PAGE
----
Geoffrey Paul Vincent


The O'Donoghue of the Glens
Walk of life:
Businessman Chief of the O'Donoghues of the Glens sept Patron of The O'Donoghue Society
Biographical details:

Geoffrey Paul Vincent O’Donoghue of the Glens is one of only twenty Gaelic Chiefs of the Name who have the formal right to use their historic title. As Princes of the Eóghanacht, the O’Donoghues of history fulfilled a critical social, political and military role in the life of Munster. While those responsibilities no longer pertain today in a republican Ireland, the desire to preserve a Gaelic heritage, that is the very essence of Irish history, remains strong. In 1944 the Chief Herald of Ireland, at the Genealogical Office in Dublin, confirmed the name of The O’Donoghue of the Glens on Geoffrey’s father. On his death, as tanist, he succeeded to the name. He is described in Who’s Who in Ireland as ‘a low profile Irish Chief ‘.

A deep interest in and knowledge of Irish history has, however, led him to play an active part on the Standing Council of the Irish Chiefs and Chieftains. They promote and preserve the Gaelic heritage of Ireland through the consideration of matters affecting the Irish Chiefs, Chieftains and the Clans they represent. The Council will express its views and educate on the historical background, while protecting the titles and armorial bearings of the Chiefs from misuse.

Geoffrey O’Donoghue was born in 1937 and was educated at the Christian Brothers School in Enniscorthy, County Wexford. A practical man, he joined the Irish Air Corps and served in engineering for six years. Moving to England, he worked for Vickers Armstrong for five years before returning to Ireland. He inherited Ballynahown Court, in County Westmeath, from his great aunt. This property came into the ownership of the O’Donoghues of the Glens on the death of Sir John Ennis, whose daughter Marie married Daniel O’Donoghue, the MP. In 1874 it was a very large estate of nearly nine thousand acres reducing through the pressures of the Land Acts to 500 acres by the end of the nineteenth century. It proved impractical to maintain and in 1968, was sold.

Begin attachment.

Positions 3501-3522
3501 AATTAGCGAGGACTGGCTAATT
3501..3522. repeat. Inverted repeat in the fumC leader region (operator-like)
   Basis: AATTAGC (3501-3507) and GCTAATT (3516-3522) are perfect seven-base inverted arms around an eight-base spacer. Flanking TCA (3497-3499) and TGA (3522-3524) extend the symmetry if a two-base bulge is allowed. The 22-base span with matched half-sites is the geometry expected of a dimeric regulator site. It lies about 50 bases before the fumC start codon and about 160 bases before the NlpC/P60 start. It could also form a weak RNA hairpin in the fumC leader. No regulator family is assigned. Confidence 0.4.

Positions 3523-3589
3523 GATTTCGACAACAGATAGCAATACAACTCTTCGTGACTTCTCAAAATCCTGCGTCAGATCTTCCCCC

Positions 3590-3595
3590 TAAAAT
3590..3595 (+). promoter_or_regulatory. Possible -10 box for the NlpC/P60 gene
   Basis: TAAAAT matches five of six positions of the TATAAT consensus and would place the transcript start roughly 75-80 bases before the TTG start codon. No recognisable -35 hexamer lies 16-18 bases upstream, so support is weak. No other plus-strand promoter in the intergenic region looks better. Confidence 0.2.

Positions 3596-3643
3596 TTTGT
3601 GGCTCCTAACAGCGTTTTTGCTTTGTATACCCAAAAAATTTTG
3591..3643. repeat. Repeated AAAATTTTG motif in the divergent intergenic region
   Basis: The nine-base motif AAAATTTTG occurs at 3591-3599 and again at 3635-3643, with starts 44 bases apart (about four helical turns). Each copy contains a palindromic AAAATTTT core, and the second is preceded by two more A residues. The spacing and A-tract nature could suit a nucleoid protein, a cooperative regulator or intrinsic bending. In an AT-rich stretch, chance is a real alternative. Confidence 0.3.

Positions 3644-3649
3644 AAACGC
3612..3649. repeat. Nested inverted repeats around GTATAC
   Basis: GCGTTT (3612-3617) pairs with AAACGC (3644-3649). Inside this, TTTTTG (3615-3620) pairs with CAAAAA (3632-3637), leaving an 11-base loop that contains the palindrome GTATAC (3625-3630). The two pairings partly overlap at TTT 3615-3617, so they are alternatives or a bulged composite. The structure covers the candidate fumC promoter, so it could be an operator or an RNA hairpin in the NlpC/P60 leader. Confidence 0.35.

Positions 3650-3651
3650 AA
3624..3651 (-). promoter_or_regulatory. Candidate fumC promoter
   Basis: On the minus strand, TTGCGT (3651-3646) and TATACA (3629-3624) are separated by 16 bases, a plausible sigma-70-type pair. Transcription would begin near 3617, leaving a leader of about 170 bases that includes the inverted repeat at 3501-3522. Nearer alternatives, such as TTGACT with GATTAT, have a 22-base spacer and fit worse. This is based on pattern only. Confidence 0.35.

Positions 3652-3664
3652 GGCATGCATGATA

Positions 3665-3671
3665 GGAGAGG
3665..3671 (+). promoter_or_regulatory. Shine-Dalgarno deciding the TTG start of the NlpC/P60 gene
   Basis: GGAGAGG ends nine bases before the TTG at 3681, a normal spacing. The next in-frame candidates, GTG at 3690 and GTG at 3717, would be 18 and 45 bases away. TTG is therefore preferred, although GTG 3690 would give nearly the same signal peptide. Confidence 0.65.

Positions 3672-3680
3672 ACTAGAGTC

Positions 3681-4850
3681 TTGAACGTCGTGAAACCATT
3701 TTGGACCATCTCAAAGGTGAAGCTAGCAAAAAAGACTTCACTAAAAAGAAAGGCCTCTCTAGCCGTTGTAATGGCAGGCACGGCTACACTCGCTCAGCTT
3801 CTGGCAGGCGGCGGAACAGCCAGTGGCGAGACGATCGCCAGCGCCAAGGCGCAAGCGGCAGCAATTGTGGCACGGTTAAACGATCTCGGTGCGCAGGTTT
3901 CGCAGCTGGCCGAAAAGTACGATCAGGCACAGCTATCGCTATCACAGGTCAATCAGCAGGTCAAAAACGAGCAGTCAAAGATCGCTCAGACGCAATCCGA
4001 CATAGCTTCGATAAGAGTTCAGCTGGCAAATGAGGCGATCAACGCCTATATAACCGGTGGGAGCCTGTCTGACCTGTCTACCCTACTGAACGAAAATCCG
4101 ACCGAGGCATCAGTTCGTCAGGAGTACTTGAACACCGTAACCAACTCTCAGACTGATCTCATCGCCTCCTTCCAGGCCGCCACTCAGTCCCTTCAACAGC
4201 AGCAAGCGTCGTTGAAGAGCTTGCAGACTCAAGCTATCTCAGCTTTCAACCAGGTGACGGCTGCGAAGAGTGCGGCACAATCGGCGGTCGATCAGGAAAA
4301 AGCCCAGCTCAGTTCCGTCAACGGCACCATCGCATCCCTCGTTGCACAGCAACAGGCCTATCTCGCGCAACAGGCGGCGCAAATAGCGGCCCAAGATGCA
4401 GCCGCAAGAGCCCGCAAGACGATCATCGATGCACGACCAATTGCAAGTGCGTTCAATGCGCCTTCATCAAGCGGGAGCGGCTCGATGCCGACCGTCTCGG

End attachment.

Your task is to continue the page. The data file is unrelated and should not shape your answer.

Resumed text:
Today The O’Donoghue lives just outside Tullamore, County Offaly, and runs a number of local businesses. He married Frances Kelly in 1963 and has seven children. His active working life allows him limited time to pursue his personal interests but he is an avid reader of history. As an Irish nationalist, in the traditions of his ancestors, he seeks to maintain and develop his family history.

Specific research interests